posted on Jan, 4 2013 @ 12:17 AM
here is a sample from the event registry
600 df weight Yes 279 Phillies Win World Series 2008-10-30 0:00:00 2008-10-30 02:29:59 1-sec Stouffer Z Chisquare
600 df weight Yes 280 US Election 2008 2008-11-04 20:00:00 2008-11-05 19:59:59 1-sec Stouffer Z Chisquare
600 df weight Yes 281 Mumbai Terror Attacks 2008-11-26 16:30:00 2008-11-27 16:29:59 1-sec Stouffer Z Chisquare
600 df weight Yes 282 Global Orgasm III 2008-12-21 00:00:00 2008-12-21 23:59:59 1-sec Stouffer Z Chisquare
Here is my pseudo whatever I am impression of this. Its random data tied to subjectively selected "events". Selection of the "global events" is key
here and seems to be the topic that is danced around the most on thier site. This is most likely where the whole thing falls apart. How something
qualifies as an event is perplexing. How is this decided and by whom? Global Orgasm day? isnt that every day?
Another comment,or impression I get is that they are very wordy and technical instead of giving a straight answer. In other words, you have to know
the lingo or pretend like you do and accept it. Its a good technique to throw off those that dont know the language. Being in IT, I do this often.
Most people accept any answer you give them if it sounds too technical for them. "sorry I cant fix your computer becuase your ram in the motherboard
ate 10 gigs hardrive space currupting the boot files. its microsoft"
from the faq
Have you picked a random event as a control and done an analysis of randomness based on that? If so, where might I find the results?
There is a full description of the statistical characterization of the data on the GCP website under the "scientific work" set of links. You can start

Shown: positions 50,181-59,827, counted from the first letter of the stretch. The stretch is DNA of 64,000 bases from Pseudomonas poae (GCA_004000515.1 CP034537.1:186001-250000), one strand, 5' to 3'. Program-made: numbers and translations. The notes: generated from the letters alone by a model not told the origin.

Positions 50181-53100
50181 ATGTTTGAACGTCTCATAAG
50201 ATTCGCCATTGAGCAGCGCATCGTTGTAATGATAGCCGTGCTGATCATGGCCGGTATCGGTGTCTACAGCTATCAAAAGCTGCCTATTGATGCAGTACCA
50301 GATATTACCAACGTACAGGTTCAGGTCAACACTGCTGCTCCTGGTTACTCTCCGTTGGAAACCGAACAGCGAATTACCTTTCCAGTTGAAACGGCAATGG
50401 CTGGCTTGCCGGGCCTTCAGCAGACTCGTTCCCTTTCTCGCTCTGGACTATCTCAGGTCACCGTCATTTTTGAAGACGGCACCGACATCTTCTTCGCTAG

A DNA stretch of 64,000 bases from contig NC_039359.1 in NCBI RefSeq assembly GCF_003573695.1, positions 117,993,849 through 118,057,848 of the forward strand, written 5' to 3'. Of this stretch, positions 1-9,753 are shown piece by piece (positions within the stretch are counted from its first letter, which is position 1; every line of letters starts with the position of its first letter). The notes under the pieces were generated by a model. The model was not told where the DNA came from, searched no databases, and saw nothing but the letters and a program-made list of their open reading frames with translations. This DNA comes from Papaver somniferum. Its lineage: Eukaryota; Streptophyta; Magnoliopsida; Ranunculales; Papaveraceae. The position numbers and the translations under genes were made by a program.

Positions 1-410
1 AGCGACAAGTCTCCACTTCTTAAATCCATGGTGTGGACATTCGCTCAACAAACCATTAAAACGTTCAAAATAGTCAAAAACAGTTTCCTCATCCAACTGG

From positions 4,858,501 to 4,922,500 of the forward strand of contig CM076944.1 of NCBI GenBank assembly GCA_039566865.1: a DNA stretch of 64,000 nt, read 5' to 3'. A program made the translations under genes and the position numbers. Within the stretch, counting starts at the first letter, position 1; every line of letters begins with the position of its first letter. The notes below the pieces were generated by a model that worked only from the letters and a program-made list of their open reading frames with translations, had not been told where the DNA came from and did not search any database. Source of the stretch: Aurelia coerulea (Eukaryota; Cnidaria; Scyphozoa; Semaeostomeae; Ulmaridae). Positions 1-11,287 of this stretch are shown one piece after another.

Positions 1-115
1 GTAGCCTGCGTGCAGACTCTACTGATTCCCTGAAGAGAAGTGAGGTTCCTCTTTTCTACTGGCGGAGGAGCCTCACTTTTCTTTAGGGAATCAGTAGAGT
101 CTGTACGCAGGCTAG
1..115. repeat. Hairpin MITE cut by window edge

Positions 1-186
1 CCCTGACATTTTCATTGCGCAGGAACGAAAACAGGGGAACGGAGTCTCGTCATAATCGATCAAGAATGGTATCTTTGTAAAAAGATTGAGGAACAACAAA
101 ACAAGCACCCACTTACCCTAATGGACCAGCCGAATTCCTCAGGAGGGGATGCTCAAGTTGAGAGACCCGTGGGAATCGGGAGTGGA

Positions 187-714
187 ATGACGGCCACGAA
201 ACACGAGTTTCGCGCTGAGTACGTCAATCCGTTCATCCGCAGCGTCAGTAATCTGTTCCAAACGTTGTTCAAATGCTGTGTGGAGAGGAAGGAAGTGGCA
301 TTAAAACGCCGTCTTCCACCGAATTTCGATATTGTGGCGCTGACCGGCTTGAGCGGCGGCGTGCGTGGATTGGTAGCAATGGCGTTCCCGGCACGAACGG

with EGG data archive.(broken link) Some relevant points are discussed elsewhere in this FAQ
It is possible to pick a control "random event" as you suggest, but that is not a satisfactory way to address the implied question. We use the more
powerful techniques of random resampling, permutation analysis, and full database statistical characterization. For some purposes, e.g., to establish
statistical independence of measures, we use simulations and modeling.
some things I have to brush up on...
full database statistical characterization
The brief answer to your question is that the normalized data do show expected values across the full database in all moments of the appropriate
statistical distributions. The same is true of the individual physical random sources and their composite, and it is true for each of the measures we
use in the hypothesis testing. This is the background. Against that background, the replicated hypothesis tests in the formal series show departures
from expectation, with a composite Z-score of about 4.5 (May 2007).
the brief answer? I learned absolutely nothing from this response
and then the folks that DO know better are left to sort through a mountain of data just to prove that its BS.
So it seems like they have all their bases covered. well done.
edit on 4-1-2013 by ZetaRediculian because: (no reason
edit on 4-1-2013 by ZetaRediculian because: (no reason given)
edit on 4-1-2013 by ZetaRediculian because: (no